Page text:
Born from the cauldron of Kool Herc’s fiery block parties, hip-hop was an effective community organizer before it was hanging out in presidential suites and cashing checks. That grassroots chumminess was alive and well when artist and graphic designer Jay Shells dropped his “Rap Quotes” project on fellow hip hoppers.

As documented by NY blog ANIMAL, Shells fastened metal signs brandished with location-specific rap lyrics to their real world locales. The hip-hop world went into a frenzy before bigtime publications like the New York Times and Mashable got in on the fun.

In a world where the digital annotations of Rap Genius reign supreme, Shells upped the ante by taking the footnotes to the pavement.

TSL caught up with the native New Yorker to chat about his love for hip-hop, how the “Rap Quotes” project came to him, and the next step in this creative venture.

TSL : How long have you been a hip-hop fan?

JS : (Laughs) Well, I’m 33. I’d say, as early as I can remember. I was born in 1979, MTV started about ‘80 or ‘81. And, as far back as I can remember, I was listening to the radio with my older sibling. Not just hip-hop, I was listening to everything. So, I was listening to hip-hop as long as I can remember, would be the short answer.

TSL : Do you have an emcee of choice?

JS : Right now, I think my number one, or at least top three, is Roc Marciano. No one’s touching him. He’s getting a lot more recognition now, which is great. For a while he was sort of underground. Marcberg was bananas. Even his old group, the U.N.—really, really good stuff.

TSL : Other than a love for hip-hop, was there anything else that inspired the project?

JS : Well, I’m an artist and graphic designer by profession so this is a perfect blending of two things that I love. It was really organic and made sense; it wasn’t forced. The project just made sense for me.

TSL : “Rap Quotes” shares a lot of similarities with your Metropolitan Etiquette project [ more on that here], but other than the street art aspect, is there anything else that links the two projects?

JS : Really just the vehicle that I used to get the message out is the same. Because I want to talk to the public in an analog sense, there aren’t that many options. There’s paintings on walls, paintings on sidewalks. Signs. This just made the most sense. Especially in New York, those poles that are so easy to attach things to are ubiquitous, so I know that any corner, or housing project, or restaurant, or music venue that I need to call out for the sign, there’s going to be one of those within the same visual area.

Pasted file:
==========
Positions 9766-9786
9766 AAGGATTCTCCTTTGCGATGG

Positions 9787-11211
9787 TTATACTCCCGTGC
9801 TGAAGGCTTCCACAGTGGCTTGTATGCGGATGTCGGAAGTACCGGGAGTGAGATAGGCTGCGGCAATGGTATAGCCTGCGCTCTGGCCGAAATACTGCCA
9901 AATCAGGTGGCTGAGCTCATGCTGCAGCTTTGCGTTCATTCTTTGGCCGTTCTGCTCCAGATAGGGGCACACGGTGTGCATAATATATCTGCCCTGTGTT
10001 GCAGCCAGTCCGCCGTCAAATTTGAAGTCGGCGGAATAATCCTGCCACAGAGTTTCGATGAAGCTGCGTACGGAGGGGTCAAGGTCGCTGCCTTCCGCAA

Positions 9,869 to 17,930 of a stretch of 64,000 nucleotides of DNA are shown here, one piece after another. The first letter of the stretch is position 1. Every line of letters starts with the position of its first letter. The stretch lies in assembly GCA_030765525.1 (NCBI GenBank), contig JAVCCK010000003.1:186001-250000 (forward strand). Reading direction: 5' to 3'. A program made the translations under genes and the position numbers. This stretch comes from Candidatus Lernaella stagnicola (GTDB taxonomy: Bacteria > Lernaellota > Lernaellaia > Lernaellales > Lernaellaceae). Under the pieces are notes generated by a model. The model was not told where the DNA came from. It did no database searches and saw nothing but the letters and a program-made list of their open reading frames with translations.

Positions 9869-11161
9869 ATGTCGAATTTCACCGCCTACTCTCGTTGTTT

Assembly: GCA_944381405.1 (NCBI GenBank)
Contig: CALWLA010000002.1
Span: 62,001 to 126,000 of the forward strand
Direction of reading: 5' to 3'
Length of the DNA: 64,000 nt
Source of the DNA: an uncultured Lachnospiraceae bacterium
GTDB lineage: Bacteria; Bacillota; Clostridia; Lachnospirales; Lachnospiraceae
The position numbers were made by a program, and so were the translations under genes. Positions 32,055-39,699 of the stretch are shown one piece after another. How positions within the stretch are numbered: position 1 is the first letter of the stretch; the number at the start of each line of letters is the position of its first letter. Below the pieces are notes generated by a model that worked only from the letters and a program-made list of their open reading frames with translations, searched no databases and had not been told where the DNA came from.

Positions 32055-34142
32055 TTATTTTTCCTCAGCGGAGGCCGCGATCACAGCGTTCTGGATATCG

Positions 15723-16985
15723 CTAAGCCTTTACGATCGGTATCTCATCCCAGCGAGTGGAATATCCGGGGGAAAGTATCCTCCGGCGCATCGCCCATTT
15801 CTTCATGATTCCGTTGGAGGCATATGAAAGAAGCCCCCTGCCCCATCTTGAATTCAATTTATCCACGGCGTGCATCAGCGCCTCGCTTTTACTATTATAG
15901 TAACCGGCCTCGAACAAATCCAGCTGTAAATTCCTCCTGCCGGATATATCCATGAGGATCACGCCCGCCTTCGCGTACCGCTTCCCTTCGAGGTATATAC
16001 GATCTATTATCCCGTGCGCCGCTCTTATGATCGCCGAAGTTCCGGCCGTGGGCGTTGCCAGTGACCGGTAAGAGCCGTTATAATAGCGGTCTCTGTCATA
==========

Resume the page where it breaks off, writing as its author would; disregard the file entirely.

TSL : You’ve had some work misappropriated in the past, would you feel slighted if other artists started their own “Rap Quotes” initiative in other cities or states?

JS : Yeah, I think that would be a really wack thing to do. People are writing me, asking me if I’m going to do other cities, and I try to respond to all of them, saying, “Yes! Just give it some time.” People are asking, “Ooh. Can I do it in L.A.?,” and I’m like, “You can do whatever you want. But I don’t think you should.” If you think of any lyrics, send them to me, and I’ll do it. But I can’t stop anyone from doing it. I’m involving the public, people are writing to me with suggestions with lyrics that I missed and I’m turning them into signs. Someone wrote to me from Philly last night, and they sent me a lyric. And they said, “I’d be really dope if you made it to Philly. I’d help you, I’d love to be involved.” And I told him, “that’s great, man. Start writing them down, and when you have ten, send them to me, and I’ll come to Philly.”

It would be cool to go global with this at some point, but really, just like the music, hip-hop was born in New York, and then it trickled out. I’m covering New York head-to-toe with everything I can think of, and that people send me. Once it’s been done right, I’ll consider the ripple effect. New York is my hometown, New York is part of this music, and New York needs to be covered first.

TSL : Have you heard from the city?

JS : No. I don’t expect to because people are stealing the signs. There’s no remnants of them except for online. I’d be shocked. They came at me last time, but it was the same thing: people stole them [the Metropolitan Etiquette signs] and there was nothing to really fine me for. Knock on wood, but this project is bigging up New York, bigging up a culture that New York gave birth to. It would be a dick move for them to come after me on it.

But that leads me to an interesting point. Since they’re being stolen, the whole point of the project is out the window. The signs don’t get to live on in their locations for people to see. So it’s laying a foundation for a bigger project where I want to do something legitimate and actually make brass plaques that get bolted to the sidewalk. They’d be permanent and be something that people can’t steal. But I can’t pay for that myself, that would cost thousands and thousands of dollars. Hopefully some cool but very successful company would be interested in supporting that effort, and actually get permission from the city, and do it that way.

When the times’ right, and the money’s there, I’m going to do this on a permanent level.